On a regular basis, I have the opportunity to speak with new entrepreneurs thinking of starting their own businesses. One of my key topics is how to successfully evolve an ‘idea’ into an actual deliverable, regardless of whether it is a tangible product or a service.
A basic product plan needs to clearly define your offering:
- What must it do?
- How must it do it?
- Where is it done?
- When is it done?
Just as important, arguably more so, is what it is not:
- What must it not do (if only for now)?
- How should it not be done?
- Why not?
How you will get there:
- What resources are needed?
- How long will it take?
In my experience, when most people are confronted with the notion of doing a business plan, the natural reaction seems to be one of dread, reluctance, or denying there’s value in doing so. What I have learned, for anything more than the most basic of plans*, the only effective way to stay on your original course is to have documented what that course may be in the first place.
*As the psychologist George Miller demonstrated in his famous essay, “The Magical Number Seven, Plus or Minus Two,” the conscious brain can only handle about seven pieces of data at any one moment. [How We Decide, Jonah Lehrer, ISBN 978-0-618-62011-1]
Even if your basic product plan only consists of 7 basic components, you will invariably be required to evaluate new inputs along the way, forcing 1 or more of your thoughts to be swapped out. More often than not, you never return to the original process in quite the same way.
The person gaining the most value out of a plan is you. There is no requirement that the plan be 46 pages long, with a table of contents, index, and executive briefing. Sure, if you’re going to seek venture capital, you will need to provide a more-developed document—but not at the outset.
At a minimum, your plan might only be 2 or 3 pages long. The intent is to address the key points outlined above as well as others that might be important for your particular interests.
At a very minimum, you need to define the Idea, your left thumbtack. Second, you need to define the finished deliverable, your right thumbtack. Between them, tie a string. Here you have your most basic plan.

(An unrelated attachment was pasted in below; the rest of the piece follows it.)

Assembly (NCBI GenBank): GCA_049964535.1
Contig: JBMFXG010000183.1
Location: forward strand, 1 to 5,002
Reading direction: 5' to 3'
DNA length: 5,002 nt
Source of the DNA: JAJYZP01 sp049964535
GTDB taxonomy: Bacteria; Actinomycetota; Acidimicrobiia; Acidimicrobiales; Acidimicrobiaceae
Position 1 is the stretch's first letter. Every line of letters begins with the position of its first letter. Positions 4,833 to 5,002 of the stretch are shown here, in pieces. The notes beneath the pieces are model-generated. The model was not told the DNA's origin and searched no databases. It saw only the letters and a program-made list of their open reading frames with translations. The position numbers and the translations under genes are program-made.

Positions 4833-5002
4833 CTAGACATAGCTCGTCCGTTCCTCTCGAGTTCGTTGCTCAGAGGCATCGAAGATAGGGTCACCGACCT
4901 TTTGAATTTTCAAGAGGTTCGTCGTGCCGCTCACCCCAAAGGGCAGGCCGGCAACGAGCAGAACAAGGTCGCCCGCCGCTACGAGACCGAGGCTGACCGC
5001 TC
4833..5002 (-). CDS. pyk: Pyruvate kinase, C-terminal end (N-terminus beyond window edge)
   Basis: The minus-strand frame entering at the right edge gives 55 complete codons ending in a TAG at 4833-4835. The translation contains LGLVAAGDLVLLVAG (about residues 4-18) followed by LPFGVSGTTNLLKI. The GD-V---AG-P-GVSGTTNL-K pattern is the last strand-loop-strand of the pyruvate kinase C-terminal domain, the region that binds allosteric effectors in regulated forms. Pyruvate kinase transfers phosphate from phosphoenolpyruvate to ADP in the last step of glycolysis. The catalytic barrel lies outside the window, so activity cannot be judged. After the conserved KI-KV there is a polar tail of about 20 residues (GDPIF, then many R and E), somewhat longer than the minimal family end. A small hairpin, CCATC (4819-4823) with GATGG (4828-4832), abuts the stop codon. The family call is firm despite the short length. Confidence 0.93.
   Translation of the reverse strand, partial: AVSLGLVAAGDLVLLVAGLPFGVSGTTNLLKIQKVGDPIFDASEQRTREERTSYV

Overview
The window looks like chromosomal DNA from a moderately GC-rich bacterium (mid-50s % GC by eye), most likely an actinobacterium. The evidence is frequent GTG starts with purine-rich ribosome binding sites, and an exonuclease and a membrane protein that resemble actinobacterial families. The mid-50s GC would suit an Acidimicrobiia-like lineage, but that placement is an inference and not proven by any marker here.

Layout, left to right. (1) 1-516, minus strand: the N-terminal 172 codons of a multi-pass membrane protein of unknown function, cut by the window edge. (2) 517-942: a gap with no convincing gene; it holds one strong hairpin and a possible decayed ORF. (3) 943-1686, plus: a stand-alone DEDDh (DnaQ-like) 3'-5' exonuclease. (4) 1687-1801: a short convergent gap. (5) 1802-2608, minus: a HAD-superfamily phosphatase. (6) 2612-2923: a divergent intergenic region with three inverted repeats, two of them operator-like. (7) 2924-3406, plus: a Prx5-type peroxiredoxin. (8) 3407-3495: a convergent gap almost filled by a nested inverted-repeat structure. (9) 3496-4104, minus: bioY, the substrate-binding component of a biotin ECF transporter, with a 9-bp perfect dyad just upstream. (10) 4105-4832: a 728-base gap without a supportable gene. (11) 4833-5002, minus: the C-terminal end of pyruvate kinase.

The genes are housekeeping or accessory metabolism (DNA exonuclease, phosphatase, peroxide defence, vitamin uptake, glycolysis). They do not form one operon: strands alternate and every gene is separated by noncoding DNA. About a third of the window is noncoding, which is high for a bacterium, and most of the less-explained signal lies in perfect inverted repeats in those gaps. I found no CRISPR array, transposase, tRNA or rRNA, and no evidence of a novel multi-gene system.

As you develop your product, you are going to be faced with innumerable inputs. Many will be well-intentioned. For instance, Mom, who will likely never buy one of your widgets, will strongly suggest the color is all wrong.
All seem good ideas, so you pin them on the board (blue thumbtacks). As long as these new ideas fit within your plan’s scope (within the string’s bounds of movement), they may be worth consideration.
Here’s where the ‘string’ comes in handy. You will continue to receive all manner of ‘all important ideas’ regarding how to improve your product. Some come from others, some from you (at 3am). Your plan (the thumbtacks and the string, together) lets you evaluate whether they’re able to be considered at this time or not.
Ideas that fall outside your plan’s constraints (red thumbtack) may be very good ideas. But they simply out too significant: they may take too much time; too many resources; or, require other building blocks come first. Red thumbtacks can be safely ignored, because they have been evaluated, and deemed inappropriate at this time.
Another interesting thing that happens as you develop your product. It begins to develop a legacy. In other words, as you move forward, your past decisions begin to constrain future decisions.
We can illustrate legacy as the passage of time (yellow thumbtacks). As we make decisions, as time passes and our plan progresses, the amount of flexibility is rapidly reduced. Ideas that might have once been readily accepted (blue) are rejected because (now) they fall outside the plan’s scope.
As your product (or service) reaches planned completion, the introduction of new changes or requests rapidly becomes untenable.
Hopefully, if you didn’t before, you now agree that having a product plan is important. Not only can its use help keep you on track, it can help you sleep easier at night, knowing your decisions were well-founded and not based on a whim of the moment.
So, go buy a $1 box of thumbtacks, a $15 cork board, and a piece of string. Then, build you product plan.
Of course, this is closer to what reality will look like:)
(photo credits: JT Pedersen)